August 14, 2007
11:30 - 12:30 am
Room 14-267

Moderators: Charles Mihm (Innovative) and Kevin Reiss (CUNY Graduate Center Library)

Session Notes

Links to sites mentioned


LibX Firefox extension
LibX allows you to build toolbar for your library as a Firefox browser extension |
- easy -- nonprogrammers can use it
- easy for end-users to implement – quick, easy download into Firefox [Example of LibX toolbar to search UVA’s catalog]
Works for several different (the big ones, like III included) ILS’ – Edition Builder – online web forms to fill in values for your own library to create toolbar
Available for Firefox (since 2005) and now IE (in beta, but pretty stable)
- LibX is really javascript encoded within XUL (Mozilla uses) – everything javascript-based
LibX got a grant from IMLS to create an ext. for IE
Greasemonkey framework (more info – see plugs into Firefox, supports user-created scripts
See - for library-related scripts [User scripts includes a script to hide Google ads]
LibX uses OCLC Xisbn lookup – example use - look it up in Amazon, then do search in the LibX toolbar for your library’s catalog
To use the LibX bar you’ve created for your library’s catalog, remote users have to install the extension
Open search plugin – search plugins (like Google toolbar in Firefox)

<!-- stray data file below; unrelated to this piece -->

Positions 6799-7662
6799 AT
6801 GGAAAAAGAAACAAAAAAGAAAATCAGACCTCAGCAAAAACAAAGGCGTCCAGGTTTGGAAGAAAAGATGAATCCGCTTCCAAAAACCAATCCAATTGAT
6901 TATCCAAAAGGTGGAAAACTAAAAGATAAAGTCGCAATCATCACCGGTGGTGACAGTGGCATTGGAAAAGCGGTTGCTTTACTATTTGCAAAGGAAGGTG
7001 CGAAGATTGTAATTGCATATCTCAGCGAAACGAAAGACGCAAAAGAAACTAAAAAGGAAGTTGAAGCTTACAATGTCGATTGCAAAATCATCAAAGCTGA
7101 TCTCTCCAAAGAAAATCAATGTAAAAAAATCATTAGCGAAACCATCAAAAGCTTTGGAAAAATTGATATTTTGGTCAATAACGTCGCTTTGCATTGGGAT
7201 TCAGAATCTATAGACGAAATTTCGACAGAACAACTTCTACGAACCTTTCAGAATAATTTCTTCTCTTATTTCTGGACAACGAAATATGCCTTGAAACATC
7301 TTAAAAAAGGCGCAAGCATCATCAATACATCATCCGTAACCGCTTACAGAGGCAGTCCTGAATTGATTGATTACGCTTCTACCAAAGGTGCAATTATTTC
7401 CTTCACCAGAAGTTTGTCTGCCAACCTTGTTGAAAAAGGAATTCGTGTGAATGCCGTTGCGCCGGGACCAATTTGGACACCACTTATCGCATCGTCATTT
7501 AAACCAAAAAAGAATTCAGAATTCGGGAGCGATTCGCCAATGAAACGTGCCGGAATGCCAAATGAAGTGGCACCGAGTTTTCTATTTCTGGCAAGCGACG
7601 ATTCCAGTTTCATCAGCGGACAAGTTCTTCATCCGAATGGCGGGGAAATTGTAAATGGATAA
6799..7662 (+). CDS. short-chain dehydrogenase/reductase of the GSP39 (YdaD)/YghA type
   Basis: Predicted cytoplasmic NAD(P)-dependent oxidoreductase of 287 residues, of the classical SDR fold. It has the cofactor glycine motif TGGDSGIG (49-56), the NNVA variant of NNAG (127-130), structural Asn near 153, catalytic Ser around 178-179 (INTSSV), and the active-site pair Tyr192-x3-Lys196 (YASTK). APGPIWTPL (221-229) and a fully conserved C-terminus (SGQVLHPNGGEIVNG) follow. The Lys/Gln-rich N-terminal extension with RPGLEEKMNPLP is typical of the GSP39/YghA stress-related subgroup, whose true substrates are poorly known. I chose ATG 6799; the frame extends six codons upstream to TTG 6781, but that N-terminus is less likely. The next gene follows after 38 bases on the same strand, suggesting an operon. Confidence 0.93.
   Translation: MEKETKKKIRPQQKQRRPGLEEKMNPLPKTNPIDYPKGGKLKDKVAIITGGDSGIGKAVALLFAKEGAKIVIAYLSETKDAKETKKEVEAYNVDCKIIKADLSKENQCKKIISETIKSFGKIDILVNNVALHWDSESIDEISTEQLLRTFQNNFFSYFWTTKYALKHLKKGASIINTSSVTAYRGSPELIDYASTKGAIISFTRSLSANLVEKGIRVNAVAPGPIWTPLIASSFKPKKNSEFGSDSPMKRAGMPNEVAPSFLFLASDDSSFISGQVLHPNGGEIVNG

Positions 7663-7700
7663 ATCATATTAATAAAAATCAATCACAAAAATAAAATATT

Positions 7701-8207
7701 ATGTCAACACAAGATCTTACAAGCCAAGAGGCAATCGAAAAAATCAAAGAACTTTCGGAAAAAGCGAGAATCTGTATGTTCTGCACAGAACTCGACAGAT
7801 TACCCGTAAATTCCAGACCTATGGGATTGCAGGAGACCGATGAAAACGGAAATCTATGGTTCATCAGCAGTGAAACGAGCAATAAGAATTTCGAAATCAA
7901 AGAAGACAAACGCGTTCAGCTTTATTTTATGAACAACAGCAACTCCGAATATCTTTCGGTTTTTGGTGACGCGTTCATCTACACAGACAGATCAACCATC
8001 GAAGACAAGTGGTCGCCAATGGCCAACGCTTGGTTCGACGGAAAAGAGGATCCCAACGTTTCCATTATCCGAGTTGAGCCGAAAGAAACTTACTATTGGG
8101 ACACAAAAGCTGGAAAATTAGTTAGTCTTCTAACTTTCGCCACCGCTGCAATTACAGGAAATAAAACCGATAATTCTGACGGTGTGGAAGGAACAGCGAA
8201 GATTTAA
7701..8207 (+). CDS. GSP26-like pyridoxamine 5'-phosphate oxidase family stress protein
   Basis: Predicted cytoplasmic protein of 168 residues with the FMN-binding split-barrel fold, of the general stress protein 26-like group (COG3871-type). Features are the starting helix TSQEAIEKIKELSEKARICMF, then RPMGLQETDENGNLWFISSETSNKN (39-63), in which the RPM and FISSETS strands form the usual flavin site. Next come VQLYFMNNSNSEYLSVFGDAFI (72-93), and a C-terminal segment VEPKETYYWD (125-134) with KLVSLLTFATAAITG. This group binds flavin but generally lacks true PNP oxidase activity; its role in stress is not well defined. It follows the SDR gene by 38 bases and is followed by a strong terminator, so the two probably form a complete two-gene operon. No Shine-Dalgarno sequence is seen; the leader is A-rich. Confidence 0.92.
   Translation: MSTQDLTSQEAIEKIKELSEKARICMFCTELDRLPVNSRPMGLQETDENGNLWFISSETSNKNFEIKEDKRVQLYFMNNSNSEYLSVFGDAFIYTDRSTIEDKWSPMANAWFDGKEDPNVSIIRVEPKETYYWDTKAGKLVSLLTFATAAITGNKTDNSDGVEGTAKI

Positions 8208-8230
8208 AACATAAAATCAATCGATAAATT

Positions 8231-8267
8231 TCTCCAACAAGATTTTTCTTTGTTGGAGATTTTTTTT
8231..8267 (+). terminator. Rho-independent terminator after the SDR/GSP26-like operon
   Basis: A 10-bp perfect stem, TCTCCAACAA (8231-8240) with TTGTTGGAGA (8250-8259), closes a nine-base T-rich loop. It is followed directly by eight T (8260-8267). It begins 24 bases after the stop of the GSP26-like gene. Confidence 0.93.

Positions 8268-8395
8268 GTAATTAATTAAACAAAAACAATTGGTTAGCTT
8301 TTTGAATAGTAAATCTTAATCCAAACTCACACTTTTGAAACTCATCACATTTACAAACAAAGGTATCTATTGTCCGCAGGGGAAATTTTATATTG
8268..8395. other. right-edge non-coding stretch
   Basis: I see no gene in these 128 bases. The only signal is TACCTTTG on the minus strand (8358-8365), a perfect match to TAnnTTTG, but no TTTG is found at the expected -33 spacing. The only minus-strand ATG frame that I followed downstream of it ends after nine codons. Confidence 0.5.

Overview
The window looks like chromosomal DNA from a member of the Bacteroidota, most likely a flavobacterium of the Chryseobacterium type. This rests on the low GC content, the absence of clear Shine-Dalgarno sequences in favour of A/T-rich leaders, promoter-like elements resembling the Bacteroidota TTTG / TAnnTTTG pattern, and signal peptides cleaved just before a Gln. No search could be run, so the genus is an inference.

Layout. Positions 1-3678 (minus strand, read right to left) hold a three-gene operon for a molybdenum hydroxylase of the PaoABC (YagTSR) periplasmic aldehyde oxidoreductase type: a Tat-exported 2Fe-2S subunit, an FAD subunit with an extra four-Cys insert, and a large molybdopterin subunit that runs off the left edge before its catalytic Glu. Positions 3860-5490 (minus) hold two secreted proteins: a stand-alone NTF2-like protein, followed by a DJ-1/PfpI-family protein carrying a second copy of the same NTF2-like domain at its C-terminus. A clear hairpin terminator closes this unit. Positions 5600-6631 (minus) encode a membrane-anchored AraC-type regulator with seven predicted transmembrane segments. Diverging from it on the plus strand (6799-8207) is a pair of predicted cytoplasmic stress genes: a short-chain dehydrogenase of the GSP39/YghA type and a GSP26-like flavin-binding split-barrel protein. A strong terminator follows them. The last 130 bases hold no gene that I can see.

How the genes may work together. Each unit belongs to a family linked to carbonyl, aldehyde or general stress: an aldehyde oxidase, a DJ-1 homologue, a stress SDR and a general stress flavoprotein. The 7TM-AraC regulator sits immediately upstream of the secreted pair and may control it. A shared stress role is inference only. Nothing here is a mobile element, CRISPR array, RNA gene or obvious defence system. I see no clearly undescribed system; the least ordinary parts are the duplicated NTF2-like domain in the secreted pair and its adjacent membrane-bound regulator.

An extension just adds functionality; but the Google toolbar in Firefox is a plug-in
Open search plugin uses A9 open search – could be installed where the Google toolbar is, as another search option, but of your library catalog
LibX integrates with OpenURL resolver – so you can work with Google Scholar, JSTOR, & your dbs
Right-click on page and choose “redirect through EZProxy” so that the end-user can go right into the article, for example; any text highlighted, you can right-click and drag (in Windows)
Extension for managing citations (similar to an app like EndNote) = Zotero (
Conduit – what is it? For free, builds your own toolbar – has some drawbacks in functionality
LibX built by Virginia Tech, edition builder
Advanced adapters only:
Can download the source code to UNIX environment (or Cygwin in Windows)
Edit out all code not specific to your system (can copy others’ code & take/edit from their Firefox ext.)
However, should avoid local modifications: better to send patches back to LibX developers.
Point being – the ext. can get your library to where your (Firefox) users are

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